Clarence White, was an American bluegrass and country guitarist and singer. He is best known as a member of the bluegrass ensemble the Kentucky Colonels and the rock band the Byrds, as well as for being a pioneer of the musical genre of country rock during the late 1960s.

<i>Mr. Tambourine Man</i> (album) 1965 studio album by The Byrds

Mr. Tambourine Man is the debut studio album by the American rock band the Byrds and was released on June 21, 1965 by Columbia Records. The album, which is characterized by the Byrds' signature sound of Jim McGuinn's 12-string Rickenbacker guitar and their complex harmony singing, consists mostly of covers of folk songs, mainly composed by Bob Dylan, and originals written or co-written by singer Gene Clark. Along with the Dylan-penned single of the same name, Mr. Tambourine Man established the band as an internationally successful act and is widely regarded by critics as representing the first effective American challenge to the chart dominance of the Beatles and other British Invasion bands during the mid-1960s.

<i>The Notorious Byrd Brothers</i> 1968 studio album by The Byrds

The Notorious Byrd Brothers is the fifth album by the American rock band the Byrds, and was released in January 1968, on Columbia Records. The album represents the pinnacle of the Byrds' late-‘60s musical experimentation, with the band blending together elements of psychedelia, folk rock, country, electronic music, baroque pop, and jazz. With producer Gary Usher, they made extensive use of a number of studio effects and production techniques, including phasing, flanging, and spatial panning. The Byrds also introduced the sound of the pedal steel guitar and the Moog modular synthesizer into their music, making it one of the first LP releases on which the Moog appears.

<i>Turn! Turn! Turn!</i> (album) 1965 studio album by The Byrds

Turn! Turn! Turn! is the second album by the folk rock band the Byrds and was released in December 1965 on Columbia Records. Like its predecessor, Mr. Tambourine Man, the album epitomized the folk rock genre and continued the band's successful mix of vocal harmony and jangly twelve-string Rickenbacker guitar. The album's lead single and title track, "Turn! Turn! Turn!", is a Pete Seeger adaptation of text from the Book of Ecclesiastes that had previously been arranged in a chamber-folk style by the band's lead guitarist Jim McGuinn, while working with folksinger Judy Collins. The arrangement that McGuinn used for the Byrds' version utilizes the same folk rock style as the band's previous hit singles.

<i>Fifth Dimension</i> (album) 1966 studio album by The Byrds

Fifth Dimension is the third album by the American folk rock band the Byrds and was released in July 1966 on Columbia Records. Most of the album was recorded following the February 1966 departure of the band's principal songwriter Gene Clark. In an attempt to compensate for Clark's absence, guitarists Jim McGuinn and David Crosby stepped into the breach and increased their songwriting output. In spite of this, the loss of Clark resulted in an album with a total of four cover versions and an instrumental, which critics have described as "wildly uneven" and "awkward and scattered". However, the album is notable for being the first by the Byrds not to include any songs written by Bob Dylan, whose material had previously been a mainstay of the band's repertoire.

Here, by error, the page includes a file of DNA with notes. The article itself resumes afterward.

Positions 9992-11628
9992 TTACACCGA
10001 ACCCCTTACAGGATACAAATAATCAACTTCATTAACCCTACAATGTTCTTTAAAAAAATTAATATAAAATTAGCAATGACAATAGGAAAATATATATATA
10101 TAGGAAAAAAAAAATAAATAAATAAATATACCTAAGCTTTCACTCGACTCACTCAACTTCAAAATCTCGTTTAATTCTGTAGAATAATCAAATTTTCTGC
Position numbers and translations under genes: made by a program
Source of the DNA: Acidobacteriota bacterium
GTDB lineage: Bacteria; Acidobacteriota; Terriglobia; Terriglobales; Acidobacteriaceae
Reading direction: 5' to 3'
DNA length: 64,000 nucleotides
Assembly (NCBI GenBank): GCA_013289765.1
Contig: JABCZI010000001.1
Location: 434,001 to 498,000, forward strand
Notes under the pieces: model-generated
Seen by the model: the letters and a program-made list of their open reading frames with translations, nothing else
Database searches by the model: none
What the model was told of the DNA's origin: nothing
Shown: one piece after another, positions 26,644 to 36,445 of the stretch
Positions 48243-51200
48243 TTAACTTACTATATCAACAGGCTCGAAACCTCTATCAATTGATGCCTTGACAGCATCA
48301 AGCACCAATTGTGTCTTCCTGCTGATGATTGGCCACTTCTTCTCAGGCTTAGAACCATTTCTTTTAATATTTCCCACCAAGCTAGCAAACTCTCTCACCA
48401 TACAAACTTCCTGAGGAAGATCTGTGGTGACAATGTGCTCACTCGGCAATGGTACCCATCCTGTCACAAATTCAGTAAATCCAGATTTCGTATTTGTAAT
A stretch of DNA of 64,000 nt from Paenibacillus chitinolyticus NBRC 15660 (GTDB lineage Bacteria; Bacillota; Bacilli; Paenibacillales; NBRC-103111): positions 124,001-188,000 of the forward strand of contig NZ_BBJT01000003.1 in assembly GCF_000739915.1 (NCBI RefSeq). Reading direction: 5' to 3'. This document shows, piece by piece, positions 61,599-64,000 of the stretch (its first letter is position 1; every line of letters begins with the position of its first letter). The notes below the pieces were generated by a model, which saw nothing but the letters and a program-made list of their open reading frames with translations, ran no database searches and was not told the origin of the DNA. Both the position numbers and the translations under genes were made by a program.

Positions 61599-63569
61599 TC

<i>Byrds</i> (album) 1973 studio album by The Byrds

Byrds is the twelfth and final studio album by the American rock band the Byrds and was released in March 1973 on Asylum Records. It was recorded as the centerpiece of a reunion among the five original band members: Roger McGuinn, Gene Clark, David Crosby, Chris Hillman, and Michael Clarke. The last time that all five members had worked together as the Byrds was in 1966, prior to Clark's departure from the band. During the reunion, the current, latter-day lineup of the band continued to make live appearances until February 1973, with McGuinn being the only member common to both versions of the group.

<i>The Byrds</i> (box set) 1990 box set by The Byrds

The Byrds is a four-CD box set by the American rock band the Byrds. It features music that had previously been released between the mid-1960s and early 1970s, along with a number of previously unreleased tracks and some new recordings from 1990. The box set was issued on October 19, 1990 by Columbia/Legacy and reached number 151 on the Billboard albums chart.

<i>Live at the Fillmore – February 1969</i> 2000 live album by The Byrds

Live at the Fillmore — February 1969 is a live album released by the American rock band the Byrds in 2000 on Columbia/Legacy. Compiled from two performances at the Fillmore West on February 7 and 8, 1969, the album includes several songs that are not found on any of the group's studio albums.

"Turn! Turn! Turn!", or "Turn! Turn! Turn! ", is a song written by Pete Seeger in the late 1950s and first recorded in 1959. The lyrics – except for the title, which is repeated throughout the song, and the final two lines – consist of the first eight verses of the third chapter of the biblical Book of Ecclesiastes. The song was originally released in 1962 as "To Everything There Is a Season" on folk group the Limeliters' album Folk Matinee, and then some months later on Seeger's own The Bitter and the Sweet.

<i>There Is a Season</i> 2006 box set by The Byrds